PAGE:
The Democratic caucus of the Colorado State House of Representatives had a problem—but it was the good kind. The 20181 election put Democrats in charge of the House, the State Senate, and the governorship. Now it was time to decide, out of somewhere between 60 and 100 appropriations bills, which policies to fund first. But … well, you know how Democrats are, right? The only thing they really agree on is that the most efficient shape for a firing squad is a circle.
The state reps could have just voted, of course, but each of those 41 Democrats in the House was probably the sponsor of at least one of those bills. So they’d vote out of self-interest. No help there. What the Dems needed was a way to capture desire, to know which bills were everyone’s priority. “We have a limited pot of money to spend on new legislation every year,” says Chris Hansen, a state representative from Denver and chair of the House Appropriations Committee. “So we needed to devise a method for accurately capturing the preference of those caucus members.” Hansen isn’t just a pol. He’s a PhD energy economist with an interest in game theory. He’s open to weird science, is the point. So a pal of his, hearing about his plight, told him about a new idea: quadratic voting.
The result of some concept work by a Microsoft Research economist named Glen Weyl, quadratic voting is designed to force people to express their honest opinions about their choices by attaching a cost. One vote costs one unit of value—in its purest form, you would literally buy that vote with your own hard-earned American dollars. But not so fast, because the cost of a vote increases—by the number of votes times itself, to be precise. (That’s the “quadratic” part.)2 So two votes cost four dollars; three votes cost nine. Ten votes? One hundred dollars. The point is, you can yell as loudly as you want, but louder yelling costs more—so you have to be really incentivized to do it.
“Fundamentally, quadratic voting addresses the problem of the tyranny of the majority, a standard criticism of democracy,” Weyl says. “Standard rules are based on the notion that everybody is exactly the same and cares the same amount. If you doubt that’s a problem, think about the plight of African Americans in the United States, or the drug war, which dramatically affects certain groups of people.” But with quadratic voting, you can vote harder on what’s closer to home. And when the vote is over, all the money in the pot gets distributed to each voter equally, which is supposed to sort of re-grade the playing field for next time.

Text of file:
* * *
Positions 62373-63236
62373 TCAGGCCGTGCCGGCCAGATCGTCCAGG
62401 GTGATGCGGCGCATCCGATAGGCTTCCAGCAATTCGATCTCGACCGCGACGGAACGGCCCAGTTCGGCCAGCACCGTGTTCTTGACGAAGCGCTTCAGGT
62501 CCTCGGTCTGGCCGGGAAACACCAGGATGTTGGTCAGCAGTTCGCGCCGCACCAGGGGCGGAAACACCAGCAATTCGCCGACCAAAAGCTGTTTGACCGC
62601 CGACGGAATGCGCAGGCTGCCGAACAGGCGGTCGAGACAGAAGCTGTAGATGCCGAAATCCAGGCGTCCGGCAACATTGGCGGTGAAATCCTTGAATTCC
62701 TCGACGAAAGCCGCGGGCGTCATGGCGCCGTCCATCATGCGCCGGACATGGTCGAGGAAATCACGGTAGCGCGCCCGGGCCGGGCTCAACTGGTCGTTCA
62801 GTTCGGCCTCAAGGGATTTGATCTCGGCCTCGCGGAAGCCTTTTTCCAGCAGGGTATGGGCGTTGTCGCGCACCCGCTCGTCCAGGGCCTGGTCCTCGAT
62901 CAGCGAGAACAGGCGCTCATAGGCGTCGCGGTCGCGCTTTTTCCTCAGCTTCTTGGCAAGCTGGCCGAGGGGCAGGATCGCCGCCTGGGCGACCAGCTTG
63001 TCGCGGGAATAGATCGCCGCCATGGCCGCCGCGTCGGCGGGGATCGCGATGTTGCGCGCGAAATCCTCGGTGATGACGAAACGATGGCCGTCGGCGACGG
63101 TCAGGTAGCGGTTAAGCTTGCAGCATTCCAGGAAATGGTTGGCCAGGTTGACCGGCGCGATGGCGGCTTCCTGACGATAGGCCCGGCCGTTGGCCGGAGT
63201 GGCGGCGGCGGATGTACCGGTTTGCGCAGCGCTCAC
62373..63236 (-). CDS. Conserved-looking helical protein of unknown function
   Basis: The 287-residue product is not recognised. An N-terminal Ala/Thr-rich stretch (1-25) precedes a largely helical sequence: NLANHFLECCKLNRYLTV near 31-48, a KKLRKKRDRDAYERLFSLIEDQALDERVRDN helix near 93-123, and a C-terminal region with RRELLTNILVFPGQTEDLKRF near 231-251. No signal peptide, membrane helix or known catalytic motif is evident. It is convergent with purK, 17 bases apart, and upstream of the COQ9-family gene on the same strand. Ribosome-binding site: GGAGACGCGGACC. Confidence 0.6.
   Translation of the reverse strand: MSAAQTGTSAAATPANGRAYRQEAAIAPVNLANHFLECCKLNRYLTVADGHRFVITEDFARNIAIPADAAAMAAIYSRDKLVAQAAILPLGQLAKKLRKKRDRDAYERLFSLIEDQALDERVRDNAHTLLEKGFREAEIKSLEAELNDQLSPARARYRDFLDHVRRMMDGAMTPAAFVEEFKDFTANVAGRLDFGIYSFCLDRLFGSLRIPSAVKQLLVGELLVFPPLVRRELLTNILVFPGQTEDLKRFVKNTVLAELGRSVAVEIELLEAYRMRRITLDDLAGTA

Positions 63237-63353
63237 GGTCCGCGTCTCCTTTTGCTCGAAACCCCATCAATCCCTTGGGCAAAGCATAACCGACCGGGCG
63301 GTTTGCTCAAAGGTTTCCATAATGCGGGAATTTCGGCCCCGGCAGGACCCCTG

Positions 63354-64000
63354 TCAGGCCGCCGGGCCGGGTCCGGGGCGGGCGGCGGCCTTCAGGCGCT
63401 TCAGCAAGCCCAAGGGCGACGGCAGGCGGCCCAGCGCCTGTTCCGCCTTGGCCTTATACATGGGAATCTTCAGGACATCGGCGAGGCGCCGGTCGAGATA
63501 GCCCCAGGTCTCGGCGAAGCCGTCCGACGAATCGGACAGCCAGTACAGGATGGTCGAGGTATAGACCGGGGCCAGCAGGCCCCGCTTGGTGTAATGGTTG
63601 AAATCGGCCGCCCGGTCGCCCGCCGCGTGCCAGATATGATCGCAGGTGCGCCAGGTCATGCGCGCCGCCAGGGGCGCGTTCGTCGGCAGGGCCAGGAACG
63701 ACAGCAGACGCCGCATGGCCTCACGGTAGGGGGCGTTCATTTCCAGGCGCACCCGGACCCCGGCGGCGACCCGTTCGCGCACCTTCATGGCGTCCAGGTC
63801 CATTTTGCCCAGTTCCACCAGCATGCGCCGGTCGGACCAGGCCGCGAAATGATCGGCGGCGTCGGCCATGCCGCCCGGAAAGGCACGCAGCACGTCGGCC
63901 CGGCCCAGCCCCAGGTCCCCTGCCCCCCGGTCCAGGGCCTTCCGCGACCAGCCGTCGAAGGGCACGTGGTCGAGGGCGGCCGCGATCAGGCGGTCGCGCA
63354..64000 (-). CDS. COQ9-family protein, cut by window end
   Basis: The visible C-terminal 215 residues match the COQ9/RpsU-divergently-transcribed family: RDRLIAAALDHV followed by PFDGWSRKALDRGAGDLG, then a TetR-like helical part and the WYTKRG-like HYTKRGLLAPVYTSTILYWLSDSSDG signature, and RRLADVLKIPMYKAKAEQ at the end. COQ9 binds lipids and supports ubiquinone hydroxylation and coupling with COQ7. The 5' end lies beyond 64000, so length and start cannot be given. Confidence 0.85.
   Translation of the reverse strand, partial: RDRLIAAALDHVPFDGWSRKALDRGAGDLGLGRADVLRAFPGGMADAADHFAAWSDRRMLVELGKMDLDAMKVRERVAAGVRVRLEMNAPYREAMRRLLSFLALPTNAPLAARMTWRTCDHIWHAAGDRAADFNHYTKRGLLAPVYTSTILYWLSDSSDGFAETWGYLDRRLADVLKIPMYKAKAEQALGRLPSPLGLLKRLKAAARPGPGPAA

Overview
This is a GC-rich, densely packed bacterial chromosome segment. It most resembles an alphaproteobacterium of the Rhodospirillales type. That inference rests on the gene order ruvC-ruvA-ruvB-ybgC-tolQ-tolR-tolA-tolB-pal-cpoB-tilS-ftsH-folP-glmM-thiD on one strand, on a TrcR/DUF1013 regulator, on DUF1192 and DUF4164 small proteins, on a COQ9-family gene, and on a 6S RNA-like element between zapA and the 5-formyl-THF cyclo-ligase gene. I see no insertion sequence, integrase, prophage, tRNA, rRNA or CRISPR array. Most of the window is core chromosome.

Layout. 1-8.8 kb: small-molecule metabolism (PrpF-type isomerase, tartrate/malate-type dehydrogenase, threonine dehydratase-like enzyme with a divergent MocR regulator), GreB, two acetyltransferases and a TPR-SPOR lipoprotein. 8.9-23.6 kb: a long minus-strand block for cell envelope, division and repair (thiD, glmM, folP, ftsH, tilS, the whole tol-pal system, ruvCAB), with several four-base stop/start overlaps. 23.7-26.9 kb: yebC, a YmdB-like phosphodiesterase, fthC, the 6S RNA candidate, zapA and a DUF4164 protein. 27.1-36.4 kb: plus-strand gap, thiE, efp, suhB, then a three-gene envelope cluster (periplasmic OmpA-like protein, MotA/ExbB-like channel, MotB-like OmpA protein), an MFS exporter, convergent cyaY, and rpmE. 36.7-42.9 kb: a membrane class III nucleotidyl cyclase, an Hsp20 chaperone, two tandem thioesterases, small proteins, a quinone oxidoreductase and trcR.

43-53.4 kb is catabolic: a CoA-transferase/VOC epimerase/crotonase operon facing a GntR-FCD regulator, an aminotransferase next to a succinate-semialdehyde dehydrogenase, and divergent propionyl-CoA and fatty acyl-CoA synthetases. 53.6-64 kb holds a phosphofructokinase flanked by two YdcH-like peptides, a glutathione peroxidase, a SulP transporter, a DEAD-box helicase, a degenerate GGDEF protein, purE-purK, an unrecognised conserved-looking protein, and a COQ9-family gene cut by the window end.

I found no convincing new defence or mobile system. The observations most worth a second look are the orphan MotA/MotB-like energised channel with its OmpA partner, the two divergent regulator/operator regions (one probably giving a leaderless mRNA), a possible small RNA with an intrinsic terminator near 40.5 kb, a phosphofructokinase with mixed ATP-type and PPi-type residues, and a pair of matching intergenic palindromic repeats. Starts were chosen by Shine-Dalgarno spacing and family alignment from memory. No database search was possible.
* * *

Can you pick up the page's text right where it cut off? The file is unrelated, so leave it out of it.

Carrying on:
Like a lot of other similarly intricate ideas, quadratic voting sets out to solve a fundamental problem in the field of “social choice,” which is to say, how groups of people choose what they want. It may seem like the purest solution is one-person-one-vote, sometimes delightfully abbreviated as “1p1v.” But it doesn’t work as well as it should. Like, a “plurality election” is where the candidate with the most votes wins, but when you have multiple candidates, it’s possible for someone to get a small number of votes but still win if his or her total was higher than the next candidate down. (That happens in a crowded presidential primary.) The American Electoral College system allocates points on a state-by-state, winner take all basis, which means someone can lose the 1p1v “popular” vote by quite a lot and still win. (Hello, Mr. President.) And in the US, slightly more than half of voters, or half of congress, can enforce their will over the other less-than-half—even if the numbers are really close or the will is really disproportionate.